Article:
Our problem installing an old Ubuntu kernel set of packages

August 7, 2020

On Twitter, I said:

It has been '0' days since I've wound up hating Debian's choice to sign package metadata instead of packages (or perhaps 'in addition to' these days). Why? Because it makes it much more difficult to support 'install a package, satisfying dependencies from this directory of debs'.

Naturally there is a story here.

We have some Linux fileservers running Ubuntu, and we are very controlled about upgrading their kernel versions (partly because of mysterious crashes). We have a new kernel version that's proven on our test fileserver and our most recently build fileserver (which is itself a story), and we're looking at upgrading the other fileservers to that kernel. However, this kernel is not the most recent Ubuntu kernel; it's sufficiently old that it's no longer in the official Ubuntu package repositories.

We have our own local Ubuntu mirror, where we never delete packages, and it has all of the many linux-* packages and meta-packages required. However, we can't just do 'apt-get install linux-generic=...' and get all of those packages. Because these older Linux kernels aren't in the Ubuntu official package repositories, they're not in the official repository index files. Because these index files are signed, our mirror can't just rebuild them to reflect the full set of packages we have available. Although we have these files available on our mirror, we can't use them, at least not easily.

Similarly, I suspect this fundamental assumption of signed index files (or at least the existence of index files) is part of why I don't think any dpkg frontend has an option to just get packages and dependencies from a directory you supply. You can 'dpkg -i *.deb' for everything in a directory, but that requires you to carefully curate the directory to have absolutely everything required, and Ubuntu kernels come in a rather large number of packages.

(If there is a command line frontend that supports this, I would like to know about it. I don't count dropping .debs into /var/cache/apt/archives for apt, although I've read that it actually works.)

You don't really have this problem on RPM based systems like CentOS. Since all RPM packages themselves are signed, signed metadata isn't as important and tools like yum and dnf are generally happy to work with a pool of RPMs in a directory.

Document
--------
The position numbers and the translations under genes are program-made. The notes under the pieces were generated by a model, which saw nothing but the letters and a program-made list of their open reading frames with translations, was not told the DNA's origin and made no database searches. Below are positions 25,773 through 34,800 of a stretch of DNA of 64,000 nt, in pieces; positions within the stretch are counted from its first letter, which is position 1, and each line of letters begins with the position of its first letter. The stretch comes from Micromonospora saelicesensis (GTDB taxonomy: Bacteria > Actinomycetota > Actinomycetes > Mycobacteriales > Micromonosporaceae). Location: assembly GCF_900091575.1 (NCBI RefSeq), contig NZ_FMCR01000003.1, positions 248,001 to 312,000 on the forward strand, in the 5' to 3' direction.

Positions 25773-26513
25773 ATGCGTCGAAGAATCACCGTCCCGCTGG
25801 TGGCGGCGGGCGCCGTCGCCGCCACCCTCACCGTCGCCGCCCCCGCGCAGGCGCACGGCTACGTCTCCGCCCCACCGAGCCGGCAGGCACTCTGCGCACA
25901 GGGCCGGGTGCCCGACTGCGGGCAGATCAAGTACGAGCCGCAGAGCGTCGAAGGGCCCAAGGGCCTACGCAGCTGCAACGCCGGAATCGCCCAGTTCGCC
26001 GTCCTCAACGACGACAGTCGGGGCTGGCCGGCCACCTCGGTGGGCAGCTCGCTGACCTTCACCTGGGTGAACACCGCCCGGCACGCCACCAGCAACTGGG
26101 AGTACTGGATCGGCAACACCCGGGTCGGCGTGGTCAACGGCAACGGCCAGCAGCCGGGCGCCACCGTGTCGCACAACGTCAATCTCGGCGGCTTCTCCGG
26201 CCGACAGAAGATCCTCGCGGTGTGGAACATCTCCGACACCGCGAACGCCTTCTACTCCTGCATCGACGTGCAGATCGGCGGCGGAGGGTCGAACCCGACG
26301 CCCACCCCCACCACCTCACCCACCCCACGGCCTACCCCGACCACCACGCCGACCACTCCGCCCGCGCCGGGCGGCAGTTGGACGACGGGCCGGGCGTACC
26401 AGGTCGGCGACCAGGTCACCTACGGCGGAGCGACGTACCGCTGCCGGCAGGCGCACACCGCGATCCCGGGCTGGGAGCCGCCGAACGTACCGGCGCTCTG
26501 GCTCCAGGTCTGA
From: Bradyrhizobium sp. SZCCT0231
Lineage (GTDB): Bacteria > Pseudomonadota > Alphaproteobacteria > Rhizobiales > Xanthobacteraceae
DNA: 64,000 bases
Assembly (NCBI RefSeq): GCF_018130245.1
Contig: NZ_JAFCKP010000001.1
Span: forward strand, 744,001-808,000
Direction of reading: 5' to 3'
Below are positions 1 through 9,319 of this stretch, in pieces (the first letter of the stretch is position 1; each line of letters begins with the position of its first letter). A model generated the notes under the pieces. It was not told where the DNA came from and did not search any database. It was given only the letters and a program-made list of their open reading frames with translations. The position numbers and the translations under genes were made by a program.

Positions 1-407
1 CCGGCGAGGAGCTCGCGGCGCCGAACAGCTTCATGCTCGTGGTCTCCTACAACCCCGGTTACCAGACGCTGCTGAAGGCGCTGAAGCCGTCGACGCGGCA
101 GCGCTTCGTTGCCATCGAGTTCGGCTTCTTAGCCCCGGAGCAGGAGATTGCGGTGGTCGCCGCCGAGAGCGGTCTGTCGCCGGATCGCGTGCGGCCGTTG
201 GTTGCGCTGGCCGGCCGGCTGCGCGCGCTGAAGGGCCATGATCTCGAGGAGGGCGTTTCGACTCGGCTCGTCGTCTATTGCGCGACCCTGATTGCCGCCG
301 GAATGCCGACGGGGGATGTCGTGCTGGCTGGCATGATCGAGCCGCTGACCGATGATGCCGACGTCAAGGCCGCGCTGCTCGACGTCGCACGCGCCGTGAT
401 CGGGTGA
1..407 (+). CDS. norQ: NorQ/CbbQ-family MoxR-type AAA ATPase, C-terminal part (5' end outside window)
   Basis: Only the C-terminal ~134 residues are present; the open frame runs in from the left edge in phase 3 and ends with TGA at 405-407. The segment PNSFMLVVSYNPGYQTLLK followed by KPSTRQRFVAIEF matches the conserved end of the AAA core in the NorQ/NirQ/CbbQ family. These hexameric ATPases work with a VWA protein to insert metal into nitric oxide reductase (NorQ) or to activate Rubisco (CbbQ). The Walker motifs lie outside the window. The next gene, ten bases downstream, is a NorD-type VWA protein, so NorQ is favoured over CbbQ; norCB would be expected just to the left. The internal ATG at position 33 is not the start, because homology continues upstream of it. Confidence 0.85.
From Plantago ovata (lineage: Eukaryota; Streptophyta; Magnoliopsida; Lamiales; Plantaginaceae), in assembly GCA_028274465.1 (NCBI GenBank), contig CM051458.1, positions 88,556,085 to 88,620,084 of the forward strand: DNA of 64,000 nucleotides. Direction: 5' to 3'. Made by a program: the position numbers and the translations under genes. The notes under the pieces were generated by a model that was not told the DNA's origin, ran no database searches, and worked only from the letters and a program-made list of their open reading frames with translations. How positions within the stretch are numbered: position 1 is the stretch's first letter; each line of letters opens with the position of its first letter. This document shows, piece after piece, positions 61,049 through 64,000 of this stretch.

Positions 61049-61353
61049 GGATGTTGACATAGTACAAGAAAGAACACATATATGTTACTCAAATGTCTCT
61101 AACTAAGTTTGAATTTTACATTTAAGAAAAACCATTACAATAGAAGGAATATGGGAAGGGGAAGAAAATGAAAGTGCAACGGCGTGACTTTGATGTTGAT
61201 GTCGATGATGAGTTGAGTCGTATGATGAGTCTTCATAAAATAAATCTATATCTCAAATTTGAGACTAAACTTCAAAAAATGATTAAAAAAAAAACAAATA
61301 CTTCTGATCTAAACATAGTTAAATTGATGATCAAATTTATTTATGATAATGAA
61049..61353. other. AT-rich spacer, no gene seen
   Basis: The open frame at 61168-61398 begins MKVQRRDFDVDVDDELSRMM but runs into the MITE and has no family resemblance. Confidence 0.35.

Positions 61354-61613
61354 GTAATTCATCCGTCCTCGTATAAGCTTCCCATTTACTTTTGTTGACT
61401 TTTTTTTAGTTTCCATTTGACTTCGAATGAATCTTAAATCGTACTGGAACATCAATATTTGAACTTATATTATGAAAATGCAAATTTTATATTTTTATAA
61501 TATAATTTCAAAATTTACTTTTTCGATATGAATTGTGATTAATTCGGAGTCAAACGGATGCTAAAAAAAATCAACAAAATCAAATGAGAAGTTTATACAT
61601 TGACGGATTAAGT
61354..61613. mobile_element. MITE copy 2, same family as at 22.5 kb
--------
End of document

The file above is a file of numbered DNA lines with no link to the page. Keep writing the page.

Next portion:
(Note that unsigned repository metadata opens you up to some attacks, so you definitely want to sign it if possible. It's also safe to generate your own local unsigned repository metadata, since you generally trust yourself.)

(See also my wish to be able to easily update the packages on an Ubuntu ISO image, which also runs into this issue.)

Comments on this page:

By Arnaud Gomes at 2020-08-07 03:03:16:

Debian itself has kind of solved this issue with the snapshot repos, which basically allow you to install packages from "the official repository as it was at this date". I don't know if Ubuntu has anything similar.

In fact this is so convenient we have begun creating our own snapshots system for the third-party repos we mirror. If you have a local mirror anyway, it's not much harder than making sure you keep a copy of old packages, and much more convenient.

 -- A
By dozzie at 2020-08-07 09:49:42:

Because these index files are signed, our mirror can't just rebuild them to reflect the full set of packages we have available

reprepro re-signs the metadata on mirror update/package pull (with your GPG key, of course). Though it doesn't support multiple versions of the same package in the release+component pair, so there's that.

Then, APT version from Debian 9 (Stretch) (or actually even a little earlier version) finally supports installing DEBs from local files, without making them a repository. It wasn't that widely announced, so I only learned it when Buster was stable for a few months.

By George at 2020-08-10 14:34:50:

You want aptly. You really, really want it. Aplty was designed for this specific task and you can make your own custom repo from other guys upstream.

By James (trs80) at 2020-08-31 13:10:12:

`apt install gdebi-core`

Written on 07 August 2020.
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